||5R03CA224196-02 Interpret this number
||Harvard School Of Public Health
||The Genetic Architecture of Breast Parenchymal Textural Features and Its Implications for Breast Cancer Risk
Although expanded genome-wide association studies (GWAS) have been continuously conducted in breast
cancer, only a small fraction of risk alleles has been discovered, and a large proportion of breast cancer
genetic variants remains unidentified. Moreover, the biological mechanisms underlying breast cancer are not
fully understood. A powerful way to increase our knowledge about the genetic architecture and the biological
mechanisms of breast cancer is to explicitly study the genetic determinants of its strong, reliable risk factors.
While breast mammogram remains as the cornerstone of early detection of breast cancer, recent studies have
found that breast parenchymal texture pattern is an independent yet important risk factor, increasing breast
cancer risk by two- to five-folds, however, little is known on its genetic basis. We here propose to conduct a
highly cost-efficient GWAS of breast textural features, through leveraging several existing high-quality
resources, to understand the genetic structures of breast textures, as well as the shared genetics between
breast textures and breast cancer. We will utilize genome-wide genotype data in a total of 7,102 women of
European ancestry within the Nurses' Health Studies (NHSI, NHSII), and the Mayo Mammography Health
Study (MMHS), who also provided mammograms. As outcomes, we will use seven computer-automated
measures of breast textural features, that have been uniformly derived from the collected mammograms. We
will conduct study-specific GWAS and combine results through meta-analysis to maximize statistical power.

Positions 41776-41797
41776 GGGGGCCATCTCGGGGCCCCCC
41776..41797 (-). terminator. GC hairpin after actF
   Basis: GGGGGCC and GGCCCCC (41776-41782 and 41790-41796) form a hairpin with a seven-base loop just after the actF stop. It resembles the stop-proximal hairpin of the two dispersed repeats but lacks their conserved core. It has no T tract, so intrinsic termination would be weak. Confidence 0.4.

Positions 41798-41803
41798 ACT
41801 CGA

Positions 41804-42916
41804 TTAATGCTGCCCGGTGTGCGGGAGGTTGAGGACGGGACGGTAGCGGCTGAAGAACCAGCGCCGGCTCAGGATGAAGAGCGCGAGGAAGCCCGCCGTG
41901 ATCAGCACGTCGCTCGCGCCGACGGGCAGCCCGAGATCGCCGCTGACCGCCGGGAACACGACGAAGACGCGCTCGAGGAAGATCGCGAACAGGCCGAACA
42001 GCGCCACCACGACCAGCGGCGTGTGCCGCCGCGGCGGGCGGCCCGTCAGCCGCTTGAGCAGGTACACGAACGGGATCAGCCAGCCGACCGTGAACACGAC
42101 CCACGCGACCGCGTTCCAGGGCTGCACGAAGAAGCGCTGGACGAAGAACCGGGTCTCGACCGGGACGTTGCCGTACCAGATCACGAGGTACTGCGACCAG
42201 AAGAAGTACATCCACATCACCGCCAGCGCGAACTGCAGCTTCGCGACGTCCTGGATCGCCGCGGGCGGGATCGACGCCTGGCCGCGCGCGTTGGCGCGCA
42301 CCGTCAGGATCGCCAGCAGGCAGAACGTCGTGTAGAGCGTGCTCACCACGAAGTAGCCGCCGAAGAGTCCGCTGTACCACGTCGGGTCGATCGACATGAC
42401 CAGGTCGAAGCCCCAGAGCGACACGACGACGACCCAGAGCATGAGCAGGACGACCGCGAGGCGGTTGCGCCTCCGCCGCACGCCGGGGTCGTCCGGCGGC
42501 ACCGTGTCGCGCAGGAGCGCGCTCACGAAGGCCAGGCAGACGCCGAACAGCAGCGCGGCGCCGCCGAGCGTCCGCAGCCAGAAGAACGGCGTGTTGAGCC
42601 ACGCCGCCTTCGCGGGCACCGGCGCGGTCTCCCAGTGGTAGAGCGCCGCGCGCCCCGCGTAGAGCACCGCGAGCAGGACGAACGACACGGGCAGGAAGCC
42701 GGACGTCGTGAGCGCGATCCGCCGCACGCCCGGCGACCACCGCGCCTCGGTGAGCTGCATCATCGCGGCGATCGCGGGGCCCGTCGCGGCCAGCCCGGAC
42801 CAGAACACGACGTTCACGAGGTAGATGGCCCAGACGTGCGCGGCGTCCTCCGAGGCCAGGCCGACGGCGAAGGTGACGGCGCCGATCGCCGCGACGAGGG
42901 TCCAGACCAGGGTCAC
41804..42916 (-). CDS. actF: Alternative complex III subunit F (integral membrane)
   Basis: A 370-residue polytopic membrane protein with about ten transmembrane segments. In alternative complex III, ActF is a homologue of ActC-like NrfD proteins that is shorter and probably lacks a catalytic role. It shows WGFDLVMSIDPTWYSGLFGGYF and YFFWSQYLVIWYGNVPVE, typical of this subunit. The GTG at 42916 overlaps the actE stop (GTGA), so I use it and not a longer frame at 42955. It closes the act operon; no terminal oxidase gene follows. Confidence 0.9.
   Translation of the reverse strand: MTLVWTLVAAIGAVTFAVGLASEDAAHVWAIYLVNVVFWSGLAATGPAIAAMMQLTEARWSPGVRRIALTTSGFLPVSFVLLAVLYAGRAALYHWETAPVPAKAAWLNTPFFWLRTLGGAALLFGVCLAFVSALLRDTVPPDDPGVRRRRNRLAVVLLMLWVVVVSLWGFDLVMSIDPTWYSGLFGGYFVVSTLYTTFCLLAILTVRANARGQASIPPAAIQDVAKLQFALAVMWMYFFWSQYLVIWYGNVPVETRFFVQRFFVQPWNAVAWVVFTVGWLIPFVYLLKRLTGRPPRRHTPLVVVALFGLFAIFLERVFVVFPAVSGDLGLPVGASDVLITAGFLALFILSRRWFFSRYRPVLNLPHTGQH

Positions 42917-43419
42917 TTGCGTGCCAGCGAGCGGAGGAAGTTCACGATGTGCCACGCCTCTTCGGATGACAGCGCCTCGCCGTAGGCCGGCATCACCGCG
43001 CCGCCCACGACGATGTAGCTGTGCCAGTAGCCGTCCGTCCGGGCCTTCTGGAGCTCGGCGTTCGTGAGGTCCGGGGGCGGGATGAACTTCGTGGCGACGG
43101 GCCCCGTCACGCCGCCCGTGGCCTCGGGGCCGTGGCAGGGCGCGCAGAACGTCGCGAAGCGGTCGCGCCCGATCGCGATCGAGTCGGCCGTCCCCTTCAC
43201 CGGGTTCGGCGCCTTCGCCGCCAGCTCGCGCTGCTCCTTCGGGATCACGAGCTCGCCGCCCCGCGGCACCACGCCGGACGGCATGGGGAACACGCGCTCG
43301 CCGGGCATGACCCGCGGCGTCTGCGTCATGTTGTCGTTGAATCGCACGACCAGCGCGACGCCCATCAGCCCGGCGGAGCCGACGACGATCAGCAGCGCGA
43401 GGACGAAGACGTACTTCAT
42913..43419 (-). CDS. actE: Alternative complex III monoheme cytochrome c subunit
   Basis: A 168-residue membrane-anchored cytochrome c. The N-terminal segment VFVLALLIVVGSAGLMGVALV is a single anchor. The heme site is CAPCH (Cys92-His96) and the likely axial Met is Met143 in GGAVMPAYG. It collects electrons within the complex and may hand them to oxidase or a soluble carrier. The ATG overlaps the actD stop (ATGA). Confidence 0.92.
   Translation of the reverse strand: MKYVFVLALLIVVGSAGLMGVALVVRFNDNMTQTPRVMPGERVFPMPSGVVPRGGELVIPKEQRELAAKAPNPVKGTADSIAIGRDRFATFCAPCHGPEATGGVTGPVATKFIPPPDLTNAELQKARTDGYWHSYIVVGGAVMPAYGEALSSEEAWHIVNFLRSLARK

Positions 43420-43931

We will also estimate the SNP-heritability of breast textural features using SNPs across the whole genome.
Furthermore, we will test if any identified SNPs are also associated with breast cancer risk, through
collaboration with the Breast Cancer Association Consortium which recently conducted a breast cancer GWAS
comprising a total of 123,000 breast cancer cases and 106,000 controls. We will also investigate whether any
breast cancer associations differ by hormone receptor status. Our proposal describes the first GWAS of breast
parenchymal textural features, a well-established risk factor for breast cancer. By capitalizing on the well-
developed infrastructure for genetic research within NHS, NHSII and MMHS with direct access to GWAS data
for more than 7,100 women, we can complete the grant aims in a highly cost-efficient manner. The ultimate
objective of this work is to identify genetic predictors of breast textures that could provide insights into
mechanistic developmental processes that affect breast cancer risk. We expect that such knowledge will
greatly facilitate the early detection of women at high risk as well as provide a platform for development of
preventive and treatment strategies for breast cancer.
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